These probabilities need not come from direct observation but may be inferred from the particular circumstances. U.S. v. Jenkins, 901 F.2d 1075, 1080 (11th Cir. 1990). Probable cause may also be based on evidence that would not be legally competent in a criminal trial. Draper v. U.S., 358 U.S. 307, 311-12 (1959). "[P]robable cause is a fluid concept turning on the assessment of probabilities in particular factual contexts...." Gates, 462 U.S. at 232. In making this determination, a court may also "examine the collective knowledge of law officers if they maintained at least a minimal level of communication during their investigation." United States v. Willis, 759 F.2d 1486, 1494 (11th Cir.1985)).

The "totality of the circumstances" inquiry also involves balancing relevant considerations of a confidential informant's veracity, reliability, and basis of knowledge in order to assess the credibility of his or her information, and a deficiency in one can be made up by a strong showing in another. Gates, 462 U.S. at 230. However, "[w]hen there is sufficient independent corroboration of an informant's information, there is no need to establish the veracity of the informant." United States v. Martin, 297 F.3d 1308, 1314 (11th Cir. 2002).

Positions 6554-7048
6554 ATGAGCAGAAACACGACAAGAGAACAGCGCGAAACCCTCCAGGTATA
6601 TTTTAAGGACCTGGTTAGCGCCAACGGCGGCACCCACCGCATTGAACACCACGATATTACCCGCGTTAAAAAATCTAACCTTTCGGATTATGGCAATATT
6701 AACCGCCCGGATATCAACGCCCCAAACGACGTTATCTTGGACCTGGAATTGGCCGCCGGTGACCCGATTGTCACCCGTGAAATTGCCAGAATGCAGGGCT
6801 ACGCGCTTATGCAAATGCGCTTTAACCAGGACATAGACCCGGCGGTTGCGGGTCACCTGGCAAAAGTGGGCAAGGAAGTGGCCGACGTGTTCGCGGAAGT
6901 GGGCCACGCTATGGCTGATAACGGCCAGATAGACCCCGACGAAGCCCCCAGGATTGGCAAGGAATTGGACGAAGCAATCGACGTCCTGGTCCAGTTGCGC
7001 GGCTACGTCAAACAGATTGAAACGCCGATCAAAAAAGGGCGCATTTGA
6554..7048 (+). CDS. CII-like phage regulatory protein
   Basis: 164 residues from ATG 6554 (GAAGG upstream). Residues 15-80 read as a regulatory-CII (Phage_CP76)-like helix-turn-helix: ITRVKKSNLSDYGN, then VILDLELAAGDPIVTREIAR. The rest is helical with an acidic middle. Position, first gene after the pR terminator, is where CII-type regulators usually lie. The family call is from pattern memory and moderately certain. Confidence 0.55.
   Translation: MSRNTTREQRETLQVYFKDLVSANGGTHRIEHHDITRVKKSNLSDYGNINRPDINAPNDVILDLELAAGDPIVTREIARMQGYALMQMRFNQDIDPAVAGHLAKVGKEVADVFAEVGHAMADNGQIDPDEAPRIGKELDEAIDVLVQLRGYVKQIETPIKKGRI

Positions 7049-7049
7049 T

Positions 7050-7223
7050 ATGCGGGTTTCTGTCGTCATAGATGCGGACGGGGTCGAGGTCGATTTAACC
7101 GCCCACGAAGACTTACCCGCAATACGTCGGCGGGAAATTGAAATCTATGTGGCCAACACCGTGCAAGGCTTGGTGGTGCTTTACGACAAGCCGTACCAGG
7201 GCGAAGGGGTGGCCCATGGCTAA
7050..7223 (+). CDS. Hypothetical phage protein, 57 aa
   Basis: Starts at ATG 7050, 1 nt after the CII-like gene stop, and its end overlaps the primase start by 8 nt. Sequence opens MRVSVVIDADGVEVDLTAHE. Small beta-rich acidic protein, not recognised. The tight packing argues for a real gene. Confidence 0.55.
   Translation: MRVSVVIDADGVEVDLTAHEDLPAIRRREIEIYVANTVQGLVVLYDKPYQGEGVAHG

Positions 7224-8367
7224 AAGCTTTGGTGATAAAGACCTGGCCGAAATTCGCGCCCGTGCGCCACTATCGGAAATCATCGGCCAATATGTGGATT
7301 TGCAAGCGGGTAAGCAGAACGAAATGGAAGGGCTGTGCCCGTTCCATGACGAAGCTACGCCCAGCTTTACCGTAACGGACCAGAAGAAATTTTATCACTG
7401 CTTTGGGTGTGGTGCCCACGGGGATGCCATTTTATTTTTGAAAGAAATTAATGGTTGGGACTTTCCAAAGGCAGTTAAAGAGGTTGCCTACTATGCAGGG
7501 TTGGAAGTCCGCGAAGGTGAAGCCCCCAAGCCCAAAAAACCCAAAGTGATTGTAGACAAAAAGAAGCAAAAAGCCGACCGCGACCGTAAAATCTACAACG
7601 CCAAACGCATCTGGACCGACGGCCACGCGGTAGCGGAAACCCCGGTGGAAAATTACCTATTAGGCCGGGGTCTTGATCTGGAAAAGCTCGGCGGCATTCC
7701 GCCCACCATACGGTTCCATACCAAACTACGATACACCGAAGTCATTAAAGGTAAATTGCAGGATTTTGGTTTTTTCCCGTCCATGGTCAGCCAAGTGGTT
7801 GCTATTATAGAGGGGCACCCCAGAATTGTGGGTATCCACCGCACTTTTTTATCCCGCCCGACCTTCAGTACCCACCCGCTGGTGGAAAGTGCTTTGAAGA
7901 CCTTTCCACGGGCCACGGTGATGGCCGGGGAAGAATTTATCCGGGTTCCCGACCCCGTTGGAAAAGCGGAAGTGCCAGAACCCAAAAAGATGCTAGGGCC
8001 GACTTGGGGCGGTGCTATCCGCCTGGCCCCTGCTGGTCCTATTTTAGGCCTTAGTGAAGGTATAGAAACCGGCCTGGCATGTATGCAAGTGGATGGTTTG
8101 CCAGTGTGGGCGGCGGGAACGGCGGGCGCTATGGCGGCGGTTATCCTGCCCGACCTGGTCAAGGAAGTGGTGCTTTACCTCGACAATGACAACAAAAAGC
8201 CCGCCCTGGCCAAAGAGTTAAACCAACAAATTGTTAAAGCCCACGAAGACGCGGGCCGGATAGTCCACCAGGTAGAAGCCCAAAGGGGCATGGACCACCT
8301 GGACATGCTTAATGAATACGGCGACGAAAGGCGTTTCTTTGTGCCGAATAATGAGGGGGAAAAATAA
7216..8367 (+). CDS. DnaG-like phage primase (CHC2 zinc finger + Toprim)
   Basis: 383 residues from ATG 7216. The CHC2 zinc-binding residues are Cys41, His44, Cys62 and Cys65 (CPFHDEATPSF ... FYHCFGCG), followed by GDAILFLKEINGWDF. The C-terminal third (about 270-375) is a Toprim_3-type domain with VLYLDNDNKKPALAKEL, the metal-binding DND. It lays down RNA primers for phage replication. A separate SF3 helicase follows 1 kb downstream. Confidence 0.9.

Here, the collective knowledge of the officers involved in the investigation provided probable cause to search Defendant's vehicle. At the time of the search, the officers had developed information from three confidential informants regarding a pattern of Rafael Baker in Brunswick purchasing large quantities of cocaine from Donnie "Cleotis" Holmes in Atlanta. (Govt. Ex. 1A, ¶ 2; FTR 10:30:50-10:36:30.) CI-1 specifically identified Defendant as a drug courier for Baker that often made runs to buy drugs from "Cleo" or "Bootney, " utilizing an Enterprise rental car. (Govt. Ex. 1A, ¶ 2; FTR 10:30:50-10:36:30.) Both the second confidential informant and CI-1 indicated familiarity with Rafael Baker's drug operation in identifying a specific amount of cocaine that was being transported to Brunswick, two to five kilograms of cocaine per week. (Govt. Ex. 1A, ¶ 2; FTR 10:32:20-10:36:30.) Inv. Alexander, before making an application for the tracking warrant, also independently verified that an Enterprise rental vehicle was at Defendant's residence through verification of the tag, and he observed a person matching the description of Defendant driving that vehicle. (Gov't Ex. 1A, ¶ 2.D; FTR 10:37:22-10:37:34.) Inv. Alexander, along with other DEA agents, also observed Defendant later rent another vehicle from Enterprise when they placed the tracking device. (Gov't Ex. 3A; FTR 10:40:10-10:41:32.)